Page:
Learning disability GP health checks 'show results'
A scheme getting GPs to offer health checks to patients with learning disabilities in England is helping to pick up problems, research suggests.
A study in Lancet Psychiatry, looking at data for more than 8,000 patients, found surgeries in the scheme were twice as likely to identify problems.
But many patients who are entitled to the checks are still missing out.
The Down's Syndrome Association said there was a lack of awareness that the health checks were available.
Learning disability health checks were introduced in 2008 through GPs surgeries as a way of monitoring the health of this vulnerable group of people.
NHS England decided to pay GPs as part of an incentive scheme for carrying out the health checks.
People with learning or intellectual disabilities, such as Down's syndrome, are known to have significantly poorer health than other people.
This is because they find it more difficult to talk about symptoms and are less likely to make appointments to talk about their health problems.
Lead researcher Andre Strydom, reader in intellectual disabilities at University College London, said there was good evidence that health checks for people with learning disabilities could help identify previously unrecognised health problems.
His study, comparing the results of health checks performed by GP surgeries who signed up to the scheme and those surgeries who did not, found that health concerns were picked up twice as often when surgeries got involved.
"We found that surgeries who did health checks did much better - they offered blood tests, reviewed the patients' medication, and drew up health action plans for the next year."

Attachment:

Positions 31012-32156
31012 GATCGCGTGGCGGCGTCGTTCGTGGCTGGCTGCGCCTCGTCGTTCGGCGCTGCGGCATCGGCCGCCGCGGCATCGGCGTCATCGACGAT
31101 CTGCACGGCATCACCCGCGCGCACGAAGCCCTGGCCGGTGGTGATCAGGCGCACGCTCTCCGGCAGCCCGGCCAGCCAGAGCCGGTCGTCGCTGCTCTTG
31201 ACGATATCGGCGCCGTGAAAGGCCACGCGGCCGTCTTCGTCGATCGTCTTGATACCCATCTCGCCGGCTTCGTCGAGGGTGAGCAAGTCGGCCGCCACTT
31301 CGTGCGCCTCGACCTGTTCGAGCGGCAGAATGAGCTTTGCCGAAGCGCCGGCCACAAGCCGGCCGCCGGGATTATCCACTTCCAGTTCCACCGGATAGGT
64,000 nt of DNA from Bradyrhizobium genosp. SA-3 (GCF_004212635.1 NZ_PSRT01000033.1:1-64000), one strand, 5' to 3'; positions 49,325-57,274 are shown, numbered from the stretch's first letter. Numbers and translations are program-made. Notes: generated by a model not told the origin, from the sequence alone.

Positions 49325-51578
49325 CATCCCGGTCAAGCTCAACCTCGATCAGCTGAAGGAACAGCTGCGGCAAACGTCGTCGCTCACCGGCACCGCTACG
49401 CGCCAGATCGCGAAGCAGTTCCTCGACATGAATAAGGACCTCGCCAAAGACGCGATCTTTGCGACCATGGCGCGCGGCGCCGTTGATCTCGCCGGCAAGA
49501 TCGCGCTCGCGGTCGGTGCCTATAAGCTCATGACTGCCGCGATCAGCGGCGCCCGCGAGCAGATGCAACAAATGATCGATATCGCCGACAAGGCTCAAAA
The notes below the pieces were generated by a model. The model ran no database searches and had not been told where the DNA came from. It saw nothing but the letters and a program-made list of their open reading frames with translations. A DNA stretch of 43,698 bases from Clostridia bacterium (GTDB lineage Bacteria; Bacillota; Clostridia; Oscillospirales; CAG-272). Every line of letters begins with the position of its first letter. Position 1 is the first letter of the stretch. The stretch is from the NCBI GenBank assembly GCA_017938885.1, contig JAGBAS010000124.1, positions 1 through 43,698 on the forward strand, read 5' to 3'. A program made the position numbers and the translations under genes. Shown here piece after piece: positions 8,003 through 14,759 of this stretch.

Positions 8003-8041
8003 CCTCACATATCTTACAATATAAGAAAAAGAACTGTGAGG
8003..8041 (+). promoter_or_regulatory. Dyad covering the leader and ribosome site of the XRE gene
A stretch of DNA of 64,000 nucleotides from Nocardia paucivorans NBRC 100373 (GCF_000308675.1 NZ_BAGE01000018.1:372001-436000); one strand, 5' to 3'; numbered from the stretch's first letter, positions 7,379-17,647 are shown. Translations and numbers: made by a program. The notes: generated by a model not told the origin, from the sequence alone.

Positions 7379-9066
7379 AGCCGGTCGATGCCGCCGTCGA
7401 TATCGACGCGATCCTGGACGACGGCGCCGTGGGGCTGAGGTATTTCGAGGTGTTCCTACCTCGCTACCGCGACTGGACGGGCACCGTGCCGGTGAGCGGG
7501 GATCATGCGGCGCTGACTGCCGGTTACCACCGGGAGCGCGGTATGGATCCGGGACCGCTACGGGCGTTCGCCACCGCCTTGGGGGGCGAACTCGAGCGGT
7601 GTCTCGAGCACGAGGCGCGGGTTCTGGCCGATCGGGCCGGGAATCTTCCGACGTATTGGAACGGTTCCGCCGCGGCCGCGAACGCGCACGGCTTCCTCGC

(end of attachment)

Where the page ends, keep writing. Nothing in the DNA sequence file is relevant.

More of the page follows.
But even with six out of 10 surgeries signed up to the scheme in England, 40% of patients with learning disabilities did not receive a health check.
Dr Strydom said this may be owing to the fact that a large number of people with these disabilities were not on the list to receive a health check.
Either they were not known to local social services or their GP, or they were known but had been given the wrong patient code which meant they missed out when the list was collated, he said.
Stuart Mills, information officer at the Down's Syndrome Association, said there could be many reasons why this group of people were not being offered the health checks.
"It's a relatively complicated picture. It's down to a lack of awareness, not being on the disability register, and the fact there are more barriers for people with Down's syndrome."
He said the Association wanted to increase awareness that people with Down's syndrome were entitled to a health check.
The charity has also produced information booklets for GPs about potential health problems, which can include hearing and sight problems, thyroid conditions and muscular-skeletal problems. Depression is also a common health issue.
Although there was evidence some people were being given good health checks, others reported that their health checks were poor and lasted only 15 minutes, however.